Visual math enables clearer and more effective communication, allowing intricate data to be presented in an easily digestible and appealing manner. This not only aids in comprehension but also enhances the ability to persuade and inform diverse audiences, making visual math an invaluable tool in today’s data-driven world.

Introducing in your math course real-world applications that involve visual training is an excellent way to equip students with the skills they will across their academic and professional lives.

Visual representations can be an effective way to engage students and invite them to participate actively in your lessons. For example, you can complement your lectures with a video, infographic, or interactive visualization. Apart from being eye-catching, they can spark curiosity and encourage deeper mathematical thinking.

Subjects like statistics can feel particularly intimidating for some students. However, one way to help them understand data is to ask them to process it visually. Reading graphic representations can help students digest the content. Encouraging them to identify trends, correlations, and outliers within charts or graphs can make abstract concepts more tangible.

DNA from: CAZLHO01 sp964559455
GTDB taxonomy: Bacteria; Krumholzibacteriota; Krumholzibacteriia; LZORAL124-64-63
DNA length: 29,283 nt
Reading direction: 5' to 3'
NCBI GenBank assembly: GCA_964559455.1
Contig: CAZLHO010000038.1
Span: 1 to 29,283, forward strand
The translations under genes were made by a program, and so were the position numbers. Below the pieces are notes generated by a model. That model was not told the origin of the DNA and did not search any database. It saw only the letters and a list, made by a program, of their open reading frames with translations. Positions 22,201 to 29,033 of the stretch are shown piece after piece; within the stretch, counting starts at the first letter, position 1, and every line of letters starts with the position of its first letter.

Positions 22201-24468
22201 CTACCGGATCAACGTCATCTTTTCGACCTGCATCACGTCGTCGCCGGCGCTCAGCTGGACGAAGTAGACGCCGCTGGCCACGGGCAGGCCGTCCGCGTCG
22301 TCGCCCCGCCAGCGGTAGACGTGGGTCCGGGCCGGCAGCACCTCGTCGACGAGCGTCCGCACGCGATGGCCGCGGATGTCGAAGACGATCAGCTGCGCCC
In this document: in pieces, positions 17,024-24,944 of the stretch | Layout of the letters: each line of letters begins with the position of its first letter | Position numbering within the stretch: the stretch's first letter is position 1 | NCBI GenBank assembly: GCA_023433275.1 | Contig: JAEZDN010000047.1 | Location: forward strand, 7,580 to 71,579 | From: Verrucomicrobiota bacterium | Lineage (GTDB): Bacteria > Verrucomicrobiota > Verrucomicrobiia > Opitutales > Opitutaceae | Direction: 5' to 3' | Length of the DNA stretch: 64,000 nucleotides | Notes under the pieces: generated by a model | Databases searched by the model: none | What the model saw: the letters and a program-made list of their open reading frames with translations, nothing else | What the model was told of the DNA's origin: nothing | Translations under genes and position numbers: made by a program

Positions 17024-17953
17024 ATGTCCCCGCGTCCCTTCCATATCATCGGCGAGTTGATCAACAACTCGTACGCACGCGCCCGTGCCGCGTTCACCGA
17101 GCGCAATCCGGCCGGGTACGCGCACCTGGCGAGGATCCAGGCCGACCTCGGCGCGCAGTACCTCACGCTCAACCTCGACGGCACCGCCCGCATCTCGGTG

There are plenty of myths that prevent people from letting their math skills flourish. For example, many students think they are not “math people”, hindering their performance and spreading negative attitudes and feelings about math. A way to combat these wrong conceptions is fostering a growth mindset, which focuses on rewarding practice and progress over thinking math skills are fixed. Here you can learn more about how to do it.

To debunk another myth: sophisticated mathematics does not need to be an incomprehensible mix of abstract symbols and letters. Far from common beliefs, renowned mathematicians also engage with mathematics in visual ways. There is nothing wrong with strategies like sketching to solve a problem.

Throughout their learning journey, students might have learned that there is one legitimate approach to mathematics. But there are many ways to reach the right solution. Analytical and precise thinking does not exclude openness and imagination.